The Tribune Democrat, Johnstown, PA

Home Lands

October 31, 2010

'Many parishes boast Polish roots'

In the late 19th and early 20th centuries, conditions in Poland were deplorable because of  the 100-year domination by Austria, Russia and Prussia. That led masses of Polish people to seek refuge and a better life in America.

When they journeyed here, they brought their faith.

Tony DeGol, secretary of communications for the Diocese of Altoona-Johnstown, said the Polish heritage has played a large role in the history of the regional Catholic organization.

“Many parishes boast Polish roots, especially in Cambria and Somerset counties,” he said.

“To this day, the Polish tradition remains strong in many of our faith communities.”

There are a number of Roman Catholic churches in the area that have Polish heritage, but almost all have undergone mergers within the past 15 years.

In Cambria County, the Polish churches include:

St. Stanislaus Kosta, which merged with four parishes to form Prince of Peace Parish in Northern Cambria in 2000;

Holy Family Parish in Colver;

Our Lady of Czestochowa (St. Mary) Parish, which merged with St. Patrick Parish in Gallitzin to form St. Demetrius Parish in Gallitzin in 2000;

St. Casimir Parish, which merged with St. Emerich Parish in 1997 to form SS. Casimir & Emerich Parish, which then merged with four other parishes in 2009 to form Resurrection Parish in Cambria City;

Our Lady of Mount Carmel Parish, which merged with St. Brigid Parish in Lilly to form Our Lady of the Alleghenies Parish in Lilly in 1995;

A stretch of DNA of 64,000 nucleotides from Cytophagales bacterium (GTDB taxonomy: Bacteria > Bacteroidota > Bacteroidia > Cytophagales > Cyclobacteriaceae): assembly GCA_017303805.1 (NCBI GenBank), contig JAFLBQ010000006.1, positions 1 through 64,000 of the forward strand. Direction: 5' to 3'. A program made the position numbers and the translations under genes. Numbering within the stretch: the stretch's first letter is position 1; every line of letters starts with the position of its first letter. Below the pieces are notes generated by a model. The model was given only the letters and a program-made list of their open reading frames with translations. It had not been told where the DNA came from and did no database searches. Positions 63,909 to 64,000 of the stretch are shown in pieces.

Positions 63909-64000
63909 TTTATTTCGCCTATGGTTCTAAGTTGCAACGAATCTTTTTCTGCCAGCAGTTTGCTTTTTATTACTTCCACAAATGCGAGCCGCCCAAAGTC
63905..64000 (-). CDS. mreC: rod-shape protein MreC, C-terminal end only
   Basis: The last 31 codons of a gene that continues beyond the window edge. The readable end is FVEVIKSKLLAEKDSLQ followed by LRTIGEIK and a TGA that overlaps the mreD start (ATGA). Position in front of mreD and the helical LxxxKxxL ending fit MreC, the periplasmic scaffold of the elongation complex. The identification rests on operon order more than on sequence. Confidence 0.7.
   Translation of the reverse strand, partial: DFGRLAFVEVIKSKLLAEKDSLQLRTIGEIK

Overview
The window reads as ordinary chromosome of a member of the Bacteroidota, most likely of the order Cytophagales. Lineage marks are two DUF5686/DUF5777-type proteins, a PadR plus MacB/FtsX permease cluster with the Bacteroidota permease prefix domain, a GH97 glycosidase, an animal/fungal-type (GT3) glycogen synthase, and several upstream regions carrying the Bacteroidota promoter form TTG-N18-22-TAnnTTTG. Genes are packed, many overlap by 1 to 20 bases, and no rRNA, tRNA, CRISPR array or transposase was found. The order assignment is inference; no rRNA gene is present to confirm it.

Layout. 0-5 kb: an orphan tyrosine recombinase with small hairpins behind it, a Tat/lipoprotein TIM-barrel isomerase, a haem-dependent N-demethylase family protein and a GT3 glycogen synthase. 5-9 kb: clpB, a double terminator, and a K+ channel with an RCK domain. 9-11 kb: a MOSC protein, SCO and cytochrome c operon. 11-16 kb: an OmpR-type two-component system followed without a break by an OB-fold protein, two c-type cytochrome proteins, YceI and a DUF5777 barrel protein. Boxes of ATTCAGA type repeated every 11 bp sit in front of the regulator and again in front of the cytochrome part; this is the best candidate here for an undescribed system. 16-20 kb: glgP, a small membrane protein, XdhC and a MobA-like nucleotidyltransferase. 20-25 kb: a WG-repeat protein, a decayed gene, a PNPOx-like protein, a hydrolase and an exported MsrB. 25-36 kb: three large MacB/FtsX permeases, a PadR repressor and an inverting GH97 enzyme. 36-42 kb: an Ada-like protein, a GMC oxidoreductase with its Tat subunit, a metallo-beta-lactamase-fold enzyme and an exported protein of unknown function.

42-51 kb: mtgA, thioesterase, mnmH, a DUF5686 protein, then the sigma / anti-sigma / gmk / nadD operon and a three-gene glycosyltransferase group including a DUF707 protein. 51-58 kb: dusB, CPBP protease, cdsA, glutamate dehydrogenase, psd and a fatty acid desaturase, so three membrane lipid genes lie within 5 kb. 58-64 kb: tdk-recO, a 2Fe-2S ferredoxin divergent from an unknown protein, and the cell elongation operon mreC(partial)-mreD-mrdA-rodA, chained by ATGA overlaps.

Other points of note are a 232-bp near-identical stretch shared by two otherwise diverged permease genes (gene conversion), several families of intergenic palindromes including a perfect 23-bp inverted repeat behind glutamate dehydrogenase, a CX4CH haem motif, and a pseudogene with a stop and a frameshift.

Sacred Heart of Jesus, which merged with Assumption of the Blessed Virgin Mary Parish in 1999, and St. John the Baptist in 2004 to form Our Lady of the Sacred Heart Parish in Portage;

St. Anthony Parish, which merged with St. James in South Fork and Our Lady of Mount Carmel in Ehrenfeld to form Most Holy Trinity Parish in South Fork in 1995.

And in Somerset County:

St. Stanislaus Parish, which merged with St. John the Baptist in Acosta to form All Saints Parish in Boswell in 1995;

Sacred Heart of Jesus, which merged with St. John the Baptist Parish in Central City to form Our Lady Queen of Angels Parish in Central City in 1999;

St. John Cantius Parish, which merged with St. Mary Parish in Windber to form St. Elizabeth Ann Seton Parish in Windber in 2000.

“The large number of parishes with Polish roots clearly shows the local Polish-American community’s desire to celebrate its faith,” DeGol said.

“The Diocese of Altoona-Johnstown is blessed to have the contributions of so many devout Polish-Americans over the years.”

Church chronicles

When early Polish immigrants arrived in the Cambria City section of  Johnstown, there was no Polish church, so they chose the best solution available and joined St. Stephen’s Parish, a Slovak-speaking congregation.

In 1892, while attending the church, the Poles organized St. Casimir’s Lodge, and shortly after began a plan to establish a parish for Polish-speaking people.

In 1901, the parish of St. Casimir was formed, and in 1902, construction began on the Romanesque-style building under the direction of prominent local architect Walter Myton, who also designed the church’s social hall, the Polski Dom, on present-day Power Street.

Construction was delayed for several years until 1906 because of a mine accident that claimed the lives of 40 church members.

St. Casimir Parish was officially dedicated on May 12, 1907, by Pope Pius X.

The church members also constructed a grade school at Fifth Avenue and Chestnut Street, with the first floor completed in 1913 and a second floor added in 1925. As late as the 1950s, pupils studied the Polish language along with the history and customs of the country.

But because of dwindling enrollment and increasing expenses, the school became a part of West End Catholic School.